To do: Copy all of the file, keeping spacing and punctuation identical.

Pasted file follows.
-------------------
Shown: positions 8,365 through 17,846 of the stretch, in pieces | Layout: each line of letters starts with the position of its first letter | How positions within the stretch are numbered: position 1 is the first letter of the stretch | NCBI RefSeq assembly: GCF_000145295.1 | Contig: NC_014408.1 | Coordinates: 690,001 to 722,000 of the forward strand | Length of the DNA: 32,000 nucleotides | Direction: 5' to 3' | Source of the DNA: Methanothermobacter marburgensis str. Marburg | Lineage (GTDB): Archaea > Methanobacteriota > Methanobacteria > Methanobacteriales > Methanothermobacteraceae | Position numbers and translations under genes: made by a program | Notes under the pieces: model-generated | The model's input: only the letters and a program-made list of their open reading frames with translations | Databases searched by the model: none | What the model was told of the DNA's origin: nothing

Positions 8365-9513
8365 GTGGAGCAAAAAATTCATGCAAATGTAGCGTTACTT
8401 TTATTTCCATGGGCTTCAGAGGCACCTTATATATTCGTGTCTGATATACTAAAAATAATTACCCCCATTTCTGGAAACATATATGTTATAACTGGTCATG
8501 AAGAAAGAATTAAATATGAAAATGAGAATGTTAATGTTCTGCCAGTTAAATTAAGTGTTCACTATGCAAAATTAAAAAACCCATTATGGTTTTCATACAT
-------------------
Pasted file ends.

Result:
Shown: positions 8,365 through 17,846 of the stretch, in pieces | Layout: each line of letters starts with the position of its first letter | How positions within the stretch are numbered: position 1 is the first letter of the stretch | NCBI RefSeq assembly: GCF_000145295.1 | Contig: NC_014408.1 | Coordinates: 690,001 to 722,000 of the forward strand | Length of the DNA: 32,000 nucleotides | Direction: 5' to 3' | Source of the DNA: Methanothermobacter marburgensis str. Marburg | Lineage (GTDB): Archaea > Methanobacteriota > Methanobacteria > Methanobacteriales > Methanothermobacteraceae | Position numbers and translations under genes: made by a program | Notes under the pieces: model-generated | The model's input: only the letters and a program-made list of their open reading frames with translations | Databases searched by the model: none | What the model was told of the DNA's origin: nothing

Positions 8365-9513
8365 GTGGAGCAAAAAATTCATGCAAATGTAGCGTTACTT
8401 TTATTTCCATGGGCTTCAGAGGCACCTTATATATTCGTGTCTGATATACTAAAAATAATTACCCCCATTTCTGGAAACATATATGTTATAACTGGTCATG
8501 AAGAAAGAATTAAATATGAAAATGAGAATGTTAATGTTCTGCCAGTTAAATTAAGTGTTCACTATGCAAAATTAAAAAACCCATTATGGTTTTCATACAT